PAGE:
MISSOULA — Area transportation advisors agreed to contribute 50% of the cost of a new position requested by the City of Missoula to help move various transportation plans from concept to design in a bid to compete for federal funding.
The funding, provided by the Missoula Metropolitan Planning Organization, amounts to around $35,000 annually over the next two or three years and is intended to get more transportation projects “shovel ready” in anticipation of infrastructure funding.
“There could be a lot of federal funding available and in order to manage that workload, we’re going to need some additional staff capacity at all levels,” said Aaron Wilson. “It’s a way the MPO can help fund a position to help get projects developed, ready to go, and implemented.”
Wilson, the city’s transportation planner, told members of the Transportation Technical Advisory Committee that the position will help the MPO and its partners chase federal grants and move projects to engineering and ultimate construction.
Jeremy Keen, the city’s director of Public Works and Mobility, said the MPO has written a range of solid plans in recent years but needs to do more to push them forward toward implementation. The new position will help, he said.
“We’re kind of at a point where those plans have set us up to chase funding for specific projects, but we’re lacking the implementation step of getting those projects scoped and getting a project where we can start engineering on,” he said.
In recent years, both the city and county have crafted various plans to address growth, infrastructure needs and meet the future demands of transportation. Projects include the Highway 200 corridor in East Missoula and converting Front and Main streets in downtown Missoula to two-way traffic.
Other projects on the table include redeveloping the Brooks Street corridor, making changing to Higgins Avenue both north and south of the new bridge, and launching new 15-minute service on Mountain Line.
“We need to get it to the point where we can start getting it scoped and put it out for engineering and know exactly what it is we’re doing, what grant funding we’d apply for and what the scope of the project is, and we really don’t have that,” Wilson said.
“Having some staff capacity to work through those higher priority projects and getting them in the cue would be helpful for us, especially given the extent of federal funding that might be coming available over the next couple years.”
This week, the U.S. Senate passed a $1 trillion infrastructure bill that includes funding for a wide range of needs, from roads and bridges to public transit, airports, passenger rail and electric charging stations.
The package, if passed by the House and signed by the president, could free up funding for a wide range of local transportation needs. The city, along with other agencies, is working to position itself to move projects forward and compete for grants.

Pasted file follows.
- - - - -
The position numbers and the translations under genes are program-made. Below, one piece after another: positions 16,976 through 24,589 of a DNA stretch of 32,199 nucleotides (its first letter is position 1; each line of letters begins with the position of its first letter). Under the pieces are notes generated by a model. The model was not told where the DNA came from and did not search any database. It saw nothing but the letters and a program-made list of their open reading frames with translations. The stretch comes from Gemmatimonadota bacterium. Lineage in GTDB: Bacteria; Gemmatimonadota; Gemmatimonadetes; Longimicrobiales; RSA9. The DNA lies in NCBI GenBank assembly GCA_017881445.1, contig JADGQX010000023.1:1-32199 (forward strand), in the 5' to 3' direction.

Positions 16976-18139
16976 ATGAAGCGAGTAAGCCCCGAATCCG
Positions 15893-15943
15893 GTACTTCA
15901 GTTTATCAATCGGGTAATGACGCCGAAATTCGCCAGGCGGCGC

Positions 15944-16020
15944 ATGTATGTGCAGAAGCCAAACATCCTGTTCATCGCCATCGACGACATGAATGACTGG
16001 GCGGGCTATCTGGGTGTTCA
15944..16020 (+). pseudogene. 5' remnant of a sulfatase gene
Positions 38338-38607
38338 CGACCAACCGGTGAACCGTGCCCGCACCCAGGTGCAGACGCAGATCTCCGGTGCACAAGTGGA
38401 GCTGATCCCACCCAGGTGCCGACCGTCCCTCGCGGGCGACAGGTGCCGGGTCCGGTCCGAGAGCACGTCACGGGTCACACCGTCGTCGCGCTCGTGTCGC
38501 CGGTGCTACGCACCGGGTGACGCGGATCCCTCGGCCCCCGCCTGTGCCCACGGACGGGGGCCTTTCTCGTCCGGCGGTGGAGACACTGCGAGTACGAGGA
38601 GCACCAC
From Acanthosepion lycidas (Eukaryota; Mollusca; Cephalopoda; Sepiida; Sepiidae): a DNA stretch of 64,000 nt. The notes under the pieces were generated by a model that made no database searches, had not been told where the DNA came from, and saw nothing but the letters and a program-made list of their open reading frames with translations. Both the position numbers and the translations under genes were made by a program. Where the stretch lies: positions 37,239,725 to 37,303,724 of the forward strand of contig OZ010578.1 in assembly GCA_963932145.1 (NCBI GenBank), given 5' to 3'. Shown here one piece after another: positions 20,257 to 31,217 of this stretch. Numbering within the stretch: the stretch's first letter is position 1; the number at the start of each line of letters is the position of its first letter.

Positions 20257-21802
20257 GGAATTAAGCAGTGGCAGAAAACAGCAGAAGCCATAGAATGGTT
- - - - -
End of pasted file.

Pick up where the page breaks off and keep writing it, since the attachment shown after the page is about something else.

While infrastructure improvements can help spark economic development, the city has scrambled to compete when past funding became available for water and sewer projects in the ARPA package. Keene said it doesn’t want to get caught in the same position in the new round of infrastructure funding.
Rather, he said, it has an opportunity to capitalize off the funding.
“We scrambled to get our programs together and make applications for that (ARPA) money, which was competitive grants,” Keene said. “We should be preparing for that same thing with transportation. There will be more money available for grants, and we should be getting ourselves in a position for that as the MPO.”
Some members of the Transportation Technical Advisory Committee raised concerns that sharing the cost of the new position with the city, even for a few years, could possibly see city projects move to the front at the expense of planned projects across the metropolitan region.
“The long range plans are awesome, and it really is for the whole metro planning area,” said committee member Emily Brock. “We want to make sure it doesn’t just get sucked into the urban core when we’re seeing so much growth and pressure in transit, in the urban fringe and rural areas.”
The $35,000 funding request was approved as part of the Unified Planning Work Program, which includes a number of other goals in the coming fiscal year. They include progress on elements of the Highway 200 Master Plan, the Midtown Master Plan, and passenger rail.
Wilson said the MPO will also work to ensure the region’s transportation goals become a key element of area growth and development.
“We’re going to look at ways we can more formalize our transportation options and activities that aren’t just events and encouragements, but maybe building that into some regulatory audits, creating some recommendations around development and growth, and how we make transportation options programming inherent in all the work we do.”